The Seoul City Tour Bus arrives every 30 minutes. We missed one of its schedules so we walked two blocks towards Seoul Station, the next stop, to catch the next bus. With rain continually pouring in, we stayed on the bus as it navigated towards the USO, the Yongsan Station, National Museum of Korea, The Korean War Memorial Hall, Army Base in Yeongsan, Itaewon, Crown Hotel, Myeondong, and Namsangol Korean Town.
Namsangol Korean Village
The village featured a cluster of traditional Korean houses, or hanok, which belonged to elite families during ancient times. The compound is huge and an ideal place for walking exercises. A stream runs around the area that leads to a pond.
The houses had complete household items, with jars and storage places for their local food, such as kimchi. Traditional Korean games are also available in the village grounds. From the house roofs, one can see the N Seoul Tower as a backdrop.
The House of Korea is located in the same stop but we weren’t able to visit it. We also skipped Sofitel Ambassador Hotel and the National Theater of Korea so we could spend more time at N Seoul Tower.
N Seoul Tower
Located in Mt. Namsan, the N Seoul Tower is one of the modern landmarks of the city. It houses the observatory and the Teddy Bear Museum. There are entrance fees for each with a special package if you want to enter both. However, at that time, when Seoul has zero visibility because of the fog, we decided to hang out at the souvenir shops and the restaurants.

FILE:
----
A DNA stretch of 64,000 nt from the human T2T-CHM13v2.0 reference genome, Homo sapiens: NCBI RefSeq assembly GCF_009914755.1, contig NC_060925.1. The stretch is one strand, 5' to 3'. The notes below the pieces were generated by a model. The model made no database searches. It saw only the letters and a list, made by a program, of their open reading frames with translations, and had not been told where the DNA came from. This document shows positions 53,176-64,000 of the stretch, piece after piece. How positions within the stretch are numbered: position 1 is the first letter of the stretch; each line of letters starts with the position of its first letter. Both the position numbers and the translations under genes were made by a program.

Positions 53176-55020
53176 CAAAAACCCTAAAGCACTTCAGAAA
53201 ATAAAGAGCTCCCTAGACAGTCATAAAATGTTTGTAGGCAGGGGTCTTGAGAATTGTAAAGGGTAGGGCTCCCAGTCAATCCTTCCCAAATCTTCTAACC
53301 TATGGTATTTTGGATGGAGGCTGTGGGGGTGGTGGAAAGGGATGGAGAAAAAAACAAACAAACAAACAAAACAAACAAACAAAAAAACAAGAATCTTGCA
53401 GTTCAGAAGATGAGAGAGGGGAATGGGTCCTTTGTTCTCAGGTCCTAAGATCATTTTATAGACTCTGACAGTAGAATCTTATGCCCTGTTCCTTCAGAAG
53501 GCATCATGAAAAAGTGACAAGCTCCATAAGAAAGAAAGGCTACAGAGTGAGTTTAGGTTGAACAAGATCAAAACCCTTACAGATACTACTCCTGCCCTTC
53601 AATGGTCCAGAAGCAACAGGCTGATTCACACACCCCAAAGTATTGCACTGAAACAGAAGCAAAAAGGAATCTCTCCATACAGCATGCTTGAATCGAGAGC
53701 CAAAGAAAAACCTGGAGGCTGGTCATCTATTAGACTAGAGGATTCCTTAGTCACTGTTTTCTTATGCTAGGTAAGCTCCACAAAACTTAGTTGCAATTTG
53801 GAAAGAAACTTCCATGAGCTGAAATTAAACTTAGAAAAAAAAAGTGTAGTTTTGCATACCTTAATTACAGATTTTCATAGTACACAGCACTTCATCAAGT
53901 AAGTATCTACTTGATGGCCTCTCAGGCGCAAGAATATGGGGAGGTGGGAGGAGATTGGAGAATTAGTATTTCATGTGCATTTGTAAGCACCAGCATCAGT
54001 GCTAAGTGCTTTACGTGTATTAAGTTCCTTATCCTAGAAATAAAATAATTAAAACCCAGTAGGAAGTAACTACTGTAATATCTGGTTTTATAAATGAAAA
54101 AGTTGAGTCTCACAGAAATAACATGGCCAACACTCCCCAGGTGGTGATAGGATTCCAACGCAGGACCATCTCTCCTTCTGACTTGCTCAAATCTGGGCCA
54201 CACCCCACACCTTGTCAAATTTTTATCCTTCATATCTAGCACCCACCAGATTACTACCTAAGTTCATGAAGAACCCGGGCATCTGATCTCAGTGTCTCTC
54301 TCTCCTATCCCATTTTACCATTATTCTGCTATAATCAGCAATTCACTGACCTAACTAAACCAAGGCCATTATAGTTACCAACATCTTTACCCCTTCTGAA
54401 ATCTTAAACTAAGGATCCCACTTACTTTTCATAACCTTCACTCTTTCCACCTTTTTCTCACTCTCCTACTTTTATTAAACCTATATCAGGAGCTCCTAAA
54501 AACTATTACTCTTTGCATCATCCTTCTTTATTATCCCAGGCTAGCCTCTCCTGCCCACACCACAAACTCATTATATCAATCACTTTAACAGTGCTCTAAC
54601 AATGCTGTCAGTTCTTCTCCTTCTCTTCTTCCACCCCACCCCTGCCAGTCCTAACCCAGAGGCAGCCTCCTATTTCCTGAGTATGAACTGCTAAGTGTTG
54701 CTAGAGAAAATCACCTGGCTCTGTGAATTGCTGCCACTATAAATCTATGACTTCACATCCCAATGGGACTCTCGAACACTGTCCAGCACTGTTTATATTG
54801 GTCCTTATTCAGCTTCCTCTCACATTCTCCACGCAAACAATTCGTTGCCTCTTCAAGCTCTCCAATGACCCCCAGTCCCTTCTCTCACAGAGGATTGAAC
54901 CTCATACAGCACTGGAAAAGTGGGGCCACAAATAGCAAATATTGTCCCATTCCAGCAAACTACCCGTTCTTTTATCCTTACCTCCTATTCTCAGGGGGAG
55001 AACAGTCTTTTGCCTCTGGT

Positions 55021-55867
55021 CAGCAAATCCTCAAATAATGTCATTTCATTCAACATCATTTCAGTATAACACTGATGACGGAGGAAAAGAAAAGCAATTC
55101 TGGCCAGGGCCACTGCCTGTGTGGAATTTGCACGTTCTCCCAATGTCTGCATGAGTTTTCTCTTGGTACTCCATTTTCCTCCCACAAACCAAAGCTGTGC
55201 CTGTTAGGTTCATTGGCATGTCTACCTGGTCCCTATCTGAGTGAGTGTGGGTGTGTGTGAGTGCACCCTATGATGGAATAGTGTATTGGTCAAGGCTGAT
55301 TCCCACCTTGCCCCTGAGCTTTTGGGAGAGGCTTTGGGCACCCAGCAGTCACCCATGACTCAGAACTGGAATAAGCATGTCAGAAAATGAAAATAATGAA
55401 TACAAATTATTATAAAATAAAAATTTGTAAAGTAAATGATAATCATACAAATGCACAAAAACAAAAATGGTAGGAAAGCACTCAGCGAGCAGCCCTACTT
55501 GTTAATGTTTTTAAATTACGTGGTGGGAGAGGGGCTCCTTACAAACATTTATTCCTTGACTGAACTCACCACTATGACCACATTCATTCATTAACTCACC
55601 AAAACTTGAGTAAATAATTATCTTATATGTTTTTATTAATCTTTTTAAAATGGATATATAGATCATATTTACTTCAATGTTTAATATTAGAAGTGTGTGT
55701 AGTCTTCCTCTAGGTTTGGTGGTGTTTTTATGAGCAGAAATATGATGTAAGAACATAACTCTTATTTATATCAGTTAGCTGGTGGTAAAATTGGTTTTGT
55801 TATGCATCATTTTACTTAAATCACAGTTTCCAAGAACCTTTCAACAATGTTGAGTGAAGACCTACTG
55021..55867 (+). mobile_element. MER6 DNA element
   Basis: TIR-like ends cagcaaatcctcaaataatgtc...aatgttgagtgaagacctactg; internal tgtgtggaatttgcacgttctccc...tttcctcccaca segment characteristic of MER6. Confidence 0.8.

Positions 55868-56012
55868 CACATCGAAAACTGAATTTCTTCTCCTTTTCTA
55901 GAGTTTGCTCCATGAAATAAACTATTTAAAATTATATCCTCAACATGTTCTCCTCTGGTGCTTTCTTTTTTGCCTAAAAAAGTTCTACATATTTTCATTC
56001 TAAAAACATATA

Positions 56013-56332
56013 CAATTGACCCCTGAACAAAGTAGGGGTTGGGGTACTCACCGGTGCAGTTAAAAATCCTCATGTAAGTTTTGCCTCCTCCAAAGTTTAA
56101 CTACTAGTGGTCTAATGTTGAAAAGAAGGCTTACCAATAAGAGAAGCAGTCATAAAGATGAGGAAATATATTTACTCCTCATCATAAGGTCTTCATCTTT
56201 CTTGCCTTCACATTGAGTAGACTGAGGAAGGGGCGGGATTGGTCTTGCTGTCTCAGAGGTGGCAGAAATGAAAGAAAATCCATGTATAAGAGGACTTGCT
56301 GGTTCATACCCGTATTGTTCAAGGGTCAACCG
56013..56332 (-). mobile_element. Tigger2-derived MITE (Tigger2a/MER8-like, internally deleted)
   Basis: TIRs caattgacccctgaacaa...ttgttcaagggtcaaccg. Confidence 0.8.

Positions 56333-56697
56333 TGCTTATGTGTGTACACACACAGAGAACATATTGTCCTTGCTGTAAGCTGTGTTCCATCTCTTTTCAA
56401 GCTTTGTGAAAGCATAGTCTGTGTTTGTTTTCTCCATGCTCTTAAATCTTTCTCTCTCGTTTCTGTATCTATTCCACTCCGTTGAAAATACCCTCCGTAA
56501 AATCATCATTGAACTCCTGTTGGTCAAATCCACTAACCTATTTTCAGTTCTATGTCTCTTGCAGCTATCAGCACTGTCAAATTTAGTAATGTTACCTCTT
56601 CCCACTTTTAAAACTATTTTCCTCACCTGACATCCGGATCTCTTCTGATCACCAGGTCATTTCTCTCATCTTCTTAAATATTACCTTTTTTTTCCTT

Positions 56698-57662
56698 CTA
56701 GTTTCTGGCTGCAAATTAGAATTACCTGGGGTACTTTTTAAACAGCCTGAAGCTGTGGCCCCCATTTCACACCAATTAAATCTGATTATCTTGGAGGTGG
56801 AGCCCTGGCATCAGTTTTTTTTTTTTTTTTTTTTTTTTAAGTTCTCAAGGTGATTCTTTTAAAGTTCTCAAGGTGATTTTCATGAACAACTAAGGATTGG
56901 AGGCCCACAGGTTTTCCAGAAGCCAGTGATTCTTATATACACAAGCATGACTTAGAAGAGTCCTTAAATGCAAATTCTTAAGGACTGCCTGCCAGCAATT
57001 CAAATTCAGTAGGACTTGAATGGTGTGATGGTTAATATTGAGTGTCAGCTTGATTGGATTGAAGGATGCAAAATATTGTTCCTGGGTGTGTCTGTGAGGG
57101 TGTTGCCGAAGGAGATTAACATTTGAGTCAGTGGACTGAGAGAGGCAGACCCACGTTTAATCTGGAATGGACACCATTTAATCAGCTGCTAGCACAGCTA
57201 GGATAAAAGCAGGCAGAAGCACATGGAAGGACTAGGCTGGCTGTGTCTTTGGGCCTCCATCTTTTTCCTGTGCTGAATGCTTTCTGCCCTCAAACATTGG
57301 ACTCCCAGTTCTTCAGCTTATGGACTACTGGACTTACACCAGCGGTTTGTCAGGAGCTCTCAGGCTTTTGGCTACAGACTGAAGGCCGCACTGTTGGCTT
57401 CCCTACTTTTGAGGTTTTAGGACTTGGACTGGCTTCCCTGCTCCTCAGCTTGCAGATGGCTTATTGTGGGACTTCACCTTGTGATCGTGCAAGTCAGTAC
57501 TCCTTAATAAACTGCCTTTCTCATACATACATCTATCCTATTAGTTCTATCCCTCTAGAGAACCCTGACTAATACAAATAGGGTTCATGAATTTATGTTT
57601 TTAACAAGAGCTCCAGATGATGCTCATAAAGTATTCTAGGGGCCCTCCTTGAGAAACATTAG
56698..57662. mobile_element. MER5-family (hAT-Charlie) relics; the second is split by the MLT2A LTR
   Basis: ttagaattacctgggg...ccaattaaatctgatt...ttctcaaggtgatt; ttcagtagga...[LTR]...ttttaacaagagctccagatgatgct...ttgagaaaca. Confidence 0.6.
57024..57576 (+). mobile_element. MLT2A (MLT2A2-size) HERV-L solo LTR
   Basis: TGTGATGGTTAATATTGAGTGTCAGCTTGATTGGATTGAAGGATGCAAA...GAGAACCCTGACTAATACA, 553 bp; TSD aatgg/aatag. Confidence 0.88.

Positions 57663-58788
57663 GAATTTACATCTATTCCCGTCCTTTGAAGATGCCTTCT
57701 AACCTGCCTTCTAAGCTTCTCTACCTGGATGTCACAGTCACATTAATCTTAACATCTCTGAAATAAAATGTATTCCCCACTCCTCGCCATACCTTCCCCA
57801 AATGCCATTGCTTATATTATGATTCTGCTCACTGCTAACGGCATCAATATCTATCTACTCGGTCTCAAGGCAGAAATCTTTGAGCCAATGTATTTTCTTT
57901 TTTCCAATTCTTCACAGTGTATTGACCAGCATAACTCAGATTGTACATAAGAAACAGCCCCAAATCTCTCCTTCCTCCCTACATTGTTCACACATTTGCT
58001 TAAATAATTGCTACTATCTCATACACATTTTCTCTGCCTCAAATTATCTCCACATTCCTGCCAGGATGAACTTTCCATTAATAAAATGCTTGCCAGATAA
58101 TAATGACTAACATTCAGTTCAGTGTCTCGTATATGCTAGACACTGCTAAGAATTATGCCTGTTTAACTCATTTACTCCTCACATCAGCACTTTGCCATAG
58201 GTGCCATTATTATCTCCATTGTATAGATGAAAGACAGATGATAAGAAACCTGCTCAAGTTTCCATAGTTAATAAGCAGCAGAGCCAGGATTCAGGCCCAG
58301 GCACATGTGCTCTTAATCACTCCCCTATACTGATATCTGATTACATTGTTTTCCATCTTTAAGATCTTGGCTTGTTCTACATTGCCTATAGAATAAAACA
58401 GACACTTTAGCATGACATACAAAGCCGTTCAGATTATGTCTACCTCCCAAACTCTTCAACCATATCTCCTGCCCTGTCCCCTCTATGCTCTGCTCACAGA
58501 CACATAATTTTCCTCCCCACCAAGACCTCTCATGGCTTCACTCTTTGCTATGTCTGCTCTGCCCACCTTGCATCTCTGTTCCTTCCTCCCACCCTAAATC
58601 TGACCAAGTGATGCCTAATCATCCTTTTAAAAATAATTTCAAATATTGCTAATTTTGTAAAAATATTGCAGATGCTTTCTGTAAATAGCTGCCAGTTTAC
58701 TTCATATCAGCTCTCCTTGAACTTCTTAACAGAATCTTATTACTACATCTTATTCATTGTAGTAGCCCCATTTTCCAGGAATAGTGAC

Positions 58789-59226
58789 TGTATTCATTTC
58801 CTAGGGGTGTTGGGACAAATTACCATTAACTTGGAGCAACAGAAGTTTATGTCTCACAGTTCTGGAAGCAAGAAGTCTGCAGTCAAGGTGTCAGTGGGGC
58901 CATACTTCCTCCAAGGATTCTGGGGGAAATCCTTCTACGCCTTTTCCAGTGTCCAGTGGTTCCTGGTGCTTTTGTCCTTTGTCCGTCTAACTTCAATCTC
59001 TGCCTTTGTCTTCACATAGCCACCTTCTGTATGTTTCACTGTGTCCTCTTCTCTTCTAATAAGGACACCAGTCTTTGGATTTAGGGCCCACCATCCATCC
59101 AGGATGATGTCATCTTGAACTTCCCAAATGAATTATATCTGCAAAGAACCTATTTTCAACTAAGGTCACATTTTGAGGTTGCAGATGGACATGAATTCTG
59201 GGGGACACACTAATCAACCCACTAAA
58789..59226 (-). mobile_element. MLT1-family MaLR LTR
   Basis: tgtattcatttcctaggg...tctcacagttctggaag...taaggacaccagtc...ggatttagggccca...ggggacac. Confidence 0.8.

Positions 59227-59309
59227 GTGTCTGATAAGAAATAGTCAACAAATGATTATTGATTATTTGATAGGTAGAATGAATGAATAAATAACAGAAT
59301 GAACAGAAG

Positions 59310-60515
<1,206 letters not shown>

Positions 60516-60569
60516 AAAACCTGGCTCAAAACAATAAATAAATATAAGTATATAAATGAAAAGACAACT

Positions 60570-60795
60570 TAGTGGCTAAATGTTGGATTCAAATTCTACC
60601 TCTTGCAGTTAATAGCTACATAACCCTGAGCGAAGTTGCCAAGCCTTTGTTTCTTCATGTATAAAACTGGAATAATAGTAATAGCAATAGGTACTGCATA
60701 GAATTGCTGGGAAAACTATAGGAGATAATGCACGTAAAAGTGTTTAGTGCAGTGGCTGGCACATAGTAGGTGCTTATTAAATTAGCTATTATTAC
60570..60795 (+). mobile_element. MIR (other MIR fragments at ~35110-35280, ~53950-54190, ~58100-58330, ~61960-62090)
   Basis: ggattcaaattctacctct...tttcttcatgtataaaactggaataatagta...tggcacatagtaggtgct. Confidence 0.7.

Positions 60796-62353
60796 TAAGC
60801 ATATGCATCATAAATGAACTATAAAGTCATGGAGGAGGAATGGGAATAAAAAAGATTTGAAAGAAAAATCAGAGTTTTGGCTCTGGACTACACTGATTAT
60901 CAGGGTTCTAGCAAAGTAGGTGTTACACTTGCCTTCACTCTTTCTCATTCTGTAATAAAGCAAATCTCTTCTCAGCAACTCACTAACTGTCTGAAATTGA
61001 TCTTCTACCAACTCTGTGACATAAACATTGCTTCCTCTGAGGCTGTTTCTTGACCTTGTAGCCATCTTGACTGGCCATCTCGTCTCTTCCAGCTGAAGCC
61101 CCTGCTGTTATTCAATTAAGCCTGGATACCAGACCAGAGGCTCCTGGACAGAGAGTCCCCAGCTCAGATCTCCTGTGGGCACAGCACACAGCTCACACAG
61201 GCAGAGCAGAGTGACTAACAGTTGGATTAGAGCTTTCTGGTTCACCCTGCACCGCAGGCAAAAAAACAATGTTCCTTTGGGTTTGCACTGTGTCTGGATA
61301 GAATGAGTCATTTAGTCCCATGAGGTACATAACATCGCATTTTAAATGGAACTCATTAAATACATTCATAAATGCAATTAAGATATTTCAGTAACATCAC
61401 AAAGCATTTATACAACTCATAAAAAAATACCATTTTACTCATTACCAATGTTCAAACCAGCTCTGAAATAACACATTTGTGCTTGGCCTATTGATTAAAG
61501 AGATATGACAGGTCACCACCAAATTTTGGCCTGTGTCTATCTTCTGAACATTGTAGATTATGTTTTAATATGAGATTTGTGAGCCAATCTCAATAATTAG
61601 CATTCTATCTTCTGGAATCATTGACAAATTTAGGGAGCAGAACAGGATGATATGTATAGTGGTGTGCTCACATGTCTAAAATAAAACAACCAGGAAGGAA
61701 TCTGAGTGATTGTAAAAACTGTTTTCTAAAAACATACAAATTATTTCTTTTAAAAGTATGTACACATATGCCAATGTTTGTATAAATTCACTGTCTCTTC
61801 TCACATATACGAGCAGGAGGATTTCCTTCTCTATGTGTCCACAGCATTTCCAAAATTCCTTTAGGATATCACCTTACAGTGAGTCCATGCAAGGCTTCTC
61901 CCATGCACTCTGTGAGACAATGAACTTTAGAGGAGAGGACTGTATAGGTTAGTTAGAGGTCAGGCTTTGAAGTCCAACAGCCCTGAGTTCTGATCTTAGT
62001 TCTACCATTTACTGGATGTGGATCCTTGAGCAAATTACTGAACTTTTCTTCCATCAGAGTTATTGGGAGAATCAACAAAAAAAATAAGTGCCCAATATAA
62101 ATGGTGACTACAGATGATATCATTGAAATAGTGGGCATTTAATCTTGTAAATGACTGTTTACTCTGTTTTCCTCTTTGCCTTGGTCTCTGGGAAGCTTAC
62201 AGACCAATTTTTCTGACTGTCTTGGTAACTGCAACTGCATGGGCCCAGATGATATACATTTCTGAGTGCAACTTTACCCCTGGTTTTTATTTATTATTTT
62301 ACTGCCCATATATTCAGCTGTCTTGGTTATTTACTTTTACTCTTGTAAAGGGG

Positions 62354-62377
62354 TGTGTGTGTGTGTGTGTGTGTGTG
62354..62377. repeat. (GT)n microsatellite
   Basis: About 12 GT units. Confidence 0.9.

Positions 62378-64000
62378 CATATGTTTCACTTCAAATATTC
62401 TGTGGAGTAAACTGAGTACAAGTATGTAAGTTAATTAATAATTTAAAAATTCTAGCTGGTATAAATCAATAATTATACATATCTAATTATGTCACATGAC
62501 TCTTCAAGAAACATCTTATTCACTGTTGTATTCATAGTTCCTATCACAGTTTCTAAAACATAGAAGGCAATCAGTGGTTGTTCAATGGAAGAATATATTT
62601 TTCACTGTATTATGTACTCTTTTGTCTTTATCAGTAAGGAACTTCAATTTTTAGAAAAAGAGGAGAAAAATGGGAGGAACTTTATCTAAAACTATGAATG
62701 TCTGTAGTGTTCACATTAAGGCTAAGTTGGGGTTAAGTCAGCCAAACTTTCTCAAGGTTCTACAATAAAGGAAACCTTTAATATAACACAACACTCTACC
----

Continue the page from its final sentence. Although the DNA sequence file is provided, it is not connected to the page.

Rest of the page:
There is also a cable car going to and from N Seoul Tower. The other end is near the Pacific Hotel.
The Seoul City Tour Bus then proceeds to Hyatt Hotel, Shilla Hotel, Dongdaemun Market, Daehakro, Changgyeonggung Palace, and Changdeokgung Palace. Since the palaces were already closed at that time, we decide to visit Changdeokgung the day after.
It is one of the five main palaces in Seoul. Changdeokgung is considered to be the most beautiful, and a UNESCO heritage site at that. Similar to other palaces, Changdeokgung features a main hall and several offices and residences for the royal family and his staff within the palace compound.
A secret garden is found at the farther end of Changdeokgung, which requires another entrance fee, apart from the one paid at the main gate, and can only be entered when you avail of a tour.
Around Changdeokgung Palace is the Bukchon Hanok Village, a cluster of traditional Korean houses wherein built in the area are modern houses, cafes, and shops. Farther up one of the streets is a school building that is being used as a shooting location for Korean soap operas, like “Winter Sonata”.
Almost at the end of the tour, the next stop is Insadong where Korean crafts and souvenirs are sold. The bus then goes towards Cheongwadae, the National Folk Museum of Korea, and the final stop, Gyeongbokgung Palace.
It was interesting to see Seoul in a day. But, of course, you can also avail of night tours, which have different itineraries. It is ideal to visit the markets for the night tours.